My main complaint with the absolute influx of streaming services is that there is an abundance of content out there, and it can be hard to dig through the cinematic junk to find that must see flick. If you’re a mystery/thriller enthusiast, The Clovehitch Killer, headlined by Charlie Plummer (Lean on Pete) and Dylan McDermott (American Horror Story), should be added to your list.
Continue reading “‘The Clovehitch Killer’ Review: Something Thrilling (And Horrific) This Way Comes”
As a film enthusiast and Asian American (I’m part Filipino), I’m ashamed to admit that BuyBust is the first film I’ve seen from the Philippines. But there’s a first for everything, and this unrelenting and gritty action thriller exceeded all of my expectations.
Continue reading “‘BuyBust’ Review: Manila Set Thriller Powered By Anne Curtis Performance And Unrelenting Action”
Landing at a trim 85 minutes, Never Goin’ Back is nonetheless a meaty narrative about two girls who whether their storms with aplomb, bringing a healthy share of mayhem in the process. Directed and penned by Augustine Frizzell, the flick is powered by standout work from leads Maia Mitchell and Camila Morrone. The balls out final act also took me by surprise, which is a great thing.
Continue reading “‘Never Goin’ Back’ Review: Summer Tale Shines With Maia Mitchell And Camila Morrone Pairing”
Though she’s had an excellent career, Kelly Macdonald is an under the radar actress whose diverse body of work (No Country for Old Men, Trainspotting, Boardwalk Empire) doesn’t stop her from getting overlooked. She refreshingly takes center stage in Puzzle, and it’s a tale that on would guess resonates with the Scottish actress.
Continue reading “‘Puzzle’ Review: Kelly Macdonald Puts Pieces Together In Memorable Tale”
There will be a ton of style versus substance arguments with Hot Summer Nights, director/writer Elijah Bynum’s visually hypnotic and balls out homage to such features as Goodfellas and Boogie Nights. Is this movie more than a series of beautifully composed shots and a wonderfully curated soundtrack (kudos for the use of The Outfield’s “Your Love”)? I believe it does, but maybe you need to look a little closer at this 1991 Cape Cod set odyssey.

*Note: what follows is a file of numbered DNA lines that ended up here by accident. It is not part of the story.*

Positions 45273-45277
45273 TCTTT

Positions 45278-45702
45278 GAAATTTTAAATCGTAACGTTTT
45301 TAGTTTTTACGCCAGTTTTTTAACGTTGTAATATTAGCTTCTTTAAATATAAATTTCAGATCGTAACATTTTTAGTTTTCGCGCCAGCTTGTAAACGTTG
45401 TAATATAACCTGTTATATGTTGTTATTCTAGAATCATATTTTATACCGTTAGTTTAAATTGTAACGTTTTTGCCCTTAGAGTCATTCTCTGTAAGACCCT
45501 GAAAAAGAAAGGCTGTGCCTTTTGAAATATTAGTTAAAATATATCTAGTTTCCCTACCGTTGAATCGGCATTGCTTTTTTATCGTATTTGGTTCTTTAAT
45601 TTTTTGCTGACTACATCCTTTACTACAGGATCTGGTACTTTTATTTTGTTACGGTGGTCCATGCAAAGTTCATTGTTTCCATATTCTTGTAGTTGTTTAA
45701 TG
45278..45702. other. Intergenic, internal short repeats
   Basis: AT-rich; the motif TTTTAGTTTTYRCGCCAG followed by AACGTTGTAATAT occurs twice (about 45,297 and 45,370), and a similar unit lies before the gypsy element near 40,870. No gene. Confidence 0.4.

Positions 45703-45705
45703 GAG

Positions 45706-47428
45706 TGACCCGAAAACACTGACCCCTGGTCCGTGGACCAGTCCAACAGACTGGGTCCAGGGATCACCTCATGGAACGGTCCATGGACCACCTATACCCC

Continue reading “‘Hot Summer Nights’ Review: Timothée Chalamet Headlines Visually Arresting Coming Of Age Flick”
The Icarus Line Must Die is a narrative whose roots are embedded in documentary and the underground Los Angeles music scene. Director Michael Grodner also brings a No Wave Cinema aesthetic to the playground, and even with these myriad of influences, The Icarus Line Must Die thankfully carves a singular path.
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I’ve lived in Culver City, worked at Miracle Mile, and have traversed the somewhat tony confines of Los Feliz, and these areas are among the locales spotlighted in director Christian Papierniak’s seductively beguiling Izzy Gets The F**k Of Town. But neither the director or Los Angeles are the stars of the show. The Queen Bee is Mackenzie Davis, and she’s a huge reason for this movie’s creative success.
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There’s a ton of things to say about Damsel, but the less you know the better. Toplined by Robert Pattinson and Mia Wasikowska, Damsel is a Western of the highest order. Skip reviews and just see this movie, but if you must read a bit more, here’s some non-spoiler stuff . . .
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Based on Michael Soussan’s memoir, Backstabbing for Beginners tries to mix a heavy dose of truth and sprinkle it with thriller elements. For the most part it succeeds thanks to another standout performance from Ben Kingsley.
Continue reading “‘Backstabbing For Beginners’ Review: Et Tu Ben Kingsley?”
Discovering movies that are absolute gems is a personal fixation, and one film that continues to resonate is The House of Tomorrow. It hits select Los Angeles and New York theaters today, and if you’re into perceptively written coming-of-age stories, this narrative should be worth your time and effort . . .
Continue reading “‘The House of Tomorrow’ Review: Coming-of-Age Drama Has A Great Future”